That’s my name, by the way. Marty. Bandmembers were calling to me from a world more ethical.
I surfaced and told them-
“When you find talent, you don’t need to ask where it came from! But, yes,” I said, with my freshly lifted head feeling heavy on my shoulders, “He’s telling the truth. I found Vernon in the garden. He’s a brilliant cucumber.”
“…thank ya kindly,” said Vernon, back with us.
“A brilliant cucumber,” Skip repeated, quietly.
“I know it sounds unlikely…”
With Vernon’s analysis, a sip of Leinie’s Lester had taken went down the wrong pipe.
“Here’s my stem,” Vernon told them, pointing to the nub on his right elbow. “And you might have noticed that I get squeamish when someone’s eating vegetables around me.”
“I thought you were just a meat-lovin’ Prima Donna,” Lester told him, then shook his head. “Man, you were givin’ me the side-eye when I had a tossed salad that one time.”
And, Red said:
“I suspected as much all along.”
The sandwiches had been neglected during that stomach-dropping pivotal moment, but we went back to them with myself and Vernon confessing to the band in detail, and reminding them of things, with the band all- ‘I was wondering, when…’ and remembering, and Vernon talking about where the profits were going, to a cucumber preserve in the far-off Esperan Savannah where his variety comes from, and where he would retire and become a vine again, and it’s so beautiful, and now they understand what a good thing they’re a part of, and we talked and talked for over an hour about our frontman really being a cucumber, with fullish mouths at times, since we couldn’t stay away from those sandwiches. They were so good.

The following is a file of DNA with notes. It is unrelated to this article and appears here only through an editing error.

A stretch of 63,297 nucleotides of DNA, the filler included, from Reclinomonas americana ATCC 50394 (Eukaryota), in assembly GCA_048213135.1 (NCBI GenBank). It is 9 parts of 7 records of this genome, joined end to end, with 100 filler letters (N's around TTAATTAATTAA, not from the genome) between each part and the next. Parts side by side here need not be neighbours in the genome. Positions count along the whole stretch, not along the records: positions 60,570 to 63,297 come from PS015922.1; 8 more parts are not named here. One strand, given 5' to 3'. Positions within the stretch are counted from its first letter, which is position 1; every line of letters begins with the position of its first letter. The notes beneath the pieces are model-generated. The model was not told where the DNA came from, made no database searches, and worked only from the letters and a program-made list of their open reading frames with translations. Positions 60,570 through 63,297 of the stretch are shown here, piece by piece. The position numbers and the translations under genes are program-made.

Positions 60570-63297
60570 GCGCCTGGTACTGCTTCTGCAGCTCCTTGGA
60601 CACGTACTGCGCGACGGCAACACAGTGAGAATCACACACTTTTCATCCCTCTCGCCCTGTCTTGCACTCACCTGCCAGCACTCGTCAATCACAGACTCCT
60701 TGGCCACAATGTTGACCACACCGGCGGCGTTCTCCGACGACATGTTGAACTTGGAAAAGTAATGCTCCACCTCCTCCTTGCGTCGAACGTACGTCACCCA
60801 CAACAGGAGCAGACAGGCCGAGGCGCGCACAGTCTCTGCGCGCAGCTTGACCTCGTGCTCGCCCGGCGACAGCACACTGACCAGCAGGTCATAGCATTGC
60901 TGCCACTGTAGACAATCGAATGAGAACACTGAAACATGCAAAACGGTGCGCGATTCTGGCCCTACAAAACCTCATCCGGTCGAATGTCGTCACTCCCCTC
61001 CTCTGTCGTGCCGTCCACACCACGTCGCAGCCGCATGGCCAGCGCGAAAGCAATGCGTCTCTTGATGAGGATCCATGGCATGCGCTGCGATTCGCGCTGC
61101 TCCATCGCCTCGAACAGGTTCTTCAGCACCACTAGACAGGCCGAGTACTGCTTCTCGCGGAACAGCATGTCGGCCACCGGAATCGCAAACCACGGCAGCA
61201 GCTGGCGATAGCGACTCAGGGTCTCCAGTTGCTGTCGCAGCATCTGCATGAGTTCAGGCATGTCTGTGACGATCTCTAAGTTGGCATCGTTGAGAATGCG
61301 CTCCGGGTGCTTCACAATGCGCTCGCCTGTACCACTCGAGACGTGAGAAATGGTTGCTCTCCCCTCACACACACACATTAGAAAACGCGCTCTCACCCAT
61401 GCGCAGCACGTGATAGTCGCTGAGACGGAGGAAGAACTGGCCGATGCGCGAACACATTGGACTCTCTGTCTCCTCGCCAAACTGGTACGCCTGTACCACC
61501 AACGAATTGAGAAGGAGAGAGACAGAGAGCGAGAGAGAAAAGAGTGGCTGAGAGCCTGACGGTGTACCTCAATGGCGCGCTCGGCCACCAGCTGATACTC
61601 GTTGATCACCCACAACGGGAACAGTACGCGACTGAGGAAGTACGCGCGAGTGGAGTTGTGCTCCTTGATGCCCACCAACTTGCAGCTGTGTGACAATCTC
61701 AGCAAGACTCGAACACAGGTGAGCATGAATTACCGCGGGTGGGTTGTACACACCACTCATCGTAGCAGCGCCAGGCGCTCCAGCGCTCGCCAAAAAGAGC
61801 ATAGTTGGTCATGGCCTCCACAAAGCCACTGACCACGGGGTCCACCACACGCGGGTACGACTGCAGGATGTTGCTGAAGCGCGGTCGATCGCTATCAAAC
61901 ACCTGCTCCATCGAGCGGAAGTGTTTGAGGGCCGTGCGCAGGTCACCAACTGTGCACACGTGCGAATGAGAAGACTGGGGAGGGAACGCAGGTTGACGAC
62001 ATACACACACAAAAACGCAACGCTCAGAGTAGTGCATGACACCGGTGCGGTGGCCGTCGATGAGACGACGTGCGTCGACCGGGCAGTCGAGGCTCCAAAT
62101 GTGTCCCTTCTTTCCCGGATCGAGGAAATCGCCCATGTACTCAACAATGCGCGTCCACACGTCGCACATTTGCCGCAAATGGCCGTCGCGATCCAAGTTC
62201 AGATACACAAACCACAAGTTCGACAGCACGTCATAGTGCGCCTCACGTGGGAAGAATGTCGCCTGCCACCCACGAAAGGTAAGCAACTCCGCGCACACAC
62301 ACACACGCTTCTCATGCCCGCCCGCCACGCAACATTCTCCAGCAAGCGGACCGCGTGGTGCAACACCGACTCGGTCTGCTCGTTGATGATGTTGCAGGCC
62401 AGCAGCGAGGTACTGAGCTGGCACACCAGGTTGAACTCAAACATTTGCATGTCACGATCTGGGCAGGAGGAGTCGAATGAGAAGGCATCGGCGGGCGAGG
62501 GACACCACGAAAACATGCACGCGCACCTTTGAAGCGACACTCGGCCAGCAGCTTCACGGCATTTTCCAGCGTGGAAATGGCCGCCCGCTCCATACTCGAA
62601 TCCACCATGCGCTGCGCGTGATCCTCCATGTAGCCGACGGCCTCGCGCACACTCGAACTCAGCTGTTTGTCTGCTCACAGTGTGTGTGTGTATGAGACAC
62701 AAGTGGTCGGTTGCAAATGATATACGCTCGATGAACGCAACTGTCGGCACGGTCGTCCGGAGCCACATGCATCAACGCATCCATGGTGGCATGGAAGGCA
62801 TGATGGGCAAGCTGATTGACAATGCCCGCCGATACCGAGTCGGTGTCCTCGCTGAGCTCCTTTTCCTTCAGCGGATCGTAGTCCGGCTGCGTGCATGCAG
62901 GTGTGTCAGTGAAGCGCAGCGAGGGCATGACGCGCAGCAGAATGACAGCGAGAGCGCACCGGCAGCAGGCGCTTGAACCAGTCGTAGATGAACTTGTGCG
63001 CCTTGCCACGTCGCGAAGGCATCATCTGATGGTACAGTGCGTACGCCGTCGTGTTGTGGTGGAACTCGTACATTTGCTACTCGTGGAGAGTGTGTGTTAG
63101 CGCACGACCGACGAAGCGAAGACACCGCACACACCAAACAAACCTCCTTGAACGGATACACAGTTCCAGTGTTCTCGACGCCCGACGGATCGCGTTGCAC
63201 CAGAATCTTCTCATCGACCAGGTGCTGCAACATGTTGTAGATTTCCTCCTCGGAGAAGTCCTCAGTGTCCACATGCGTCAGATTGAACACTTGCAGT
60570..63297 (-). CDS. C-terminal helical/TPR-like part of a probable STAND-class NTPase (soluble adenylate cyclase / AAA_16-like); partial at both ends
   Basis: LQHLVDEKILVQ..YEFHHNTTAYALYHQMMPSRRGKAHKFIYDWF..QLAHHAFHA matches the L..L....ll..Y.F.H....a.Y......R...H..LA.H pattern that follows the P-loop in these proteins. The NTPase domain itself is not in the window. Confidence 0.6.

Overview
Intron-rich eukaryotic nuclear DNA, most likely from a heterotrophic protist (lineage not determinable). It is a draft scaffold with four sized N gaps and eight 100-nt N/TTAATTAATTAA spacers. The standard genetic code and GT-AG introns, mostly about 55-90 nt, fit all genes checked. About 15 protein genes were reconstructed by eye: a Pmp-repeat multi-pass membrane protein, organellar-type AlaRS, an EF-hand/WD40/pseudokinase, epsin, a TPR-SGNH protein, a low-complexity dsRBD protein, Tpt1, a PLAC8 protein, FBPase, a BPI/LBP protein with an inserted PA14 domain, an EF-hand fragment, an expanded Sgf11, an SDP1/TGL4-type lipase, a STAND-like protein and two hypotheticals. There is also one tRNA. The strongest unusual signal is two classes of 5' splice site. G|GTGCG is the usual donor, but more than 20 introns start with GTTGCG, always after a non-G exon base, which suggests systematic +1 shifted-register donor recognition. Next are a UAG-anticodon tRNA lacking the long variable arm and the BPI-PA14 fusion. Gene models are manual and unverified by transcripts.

Traveling with the show gave me a lot of time to think about my own ‘Humancentrism.’ I admired Vernon, and thought he was quite evolved, but I eventually realized that taking human form doesn’t have to be the only ‘end all’ for a plant. Vernon had taken the form of a human celebrity not because he felt it was the highest rung of the ladder, but simply because he felt that if he was in that form I was more likely to listen to his song, then leave him alone. Vernon was a cucumber by nature, and human through choice. I could see how the nearly arbitrary choice of being a musician fit with his plans, though. Music was the medium; the language that he expressed himself through.
We stayed in Eau Claire for another day, and Lester took Vernon to a rehearsal room with a piano and auditioned another encore tune. This time it was Three Dog Night’s “Out in the Country”, which is a song about just that. A song with lively, joyful harmonic appreciation of nature. That was the callback tune we used as we ‘went out on top’, and left begging offers from many student event centers ungratified. The preserve had been set up, and Vernon felt that it was getting close to time for him to visit it.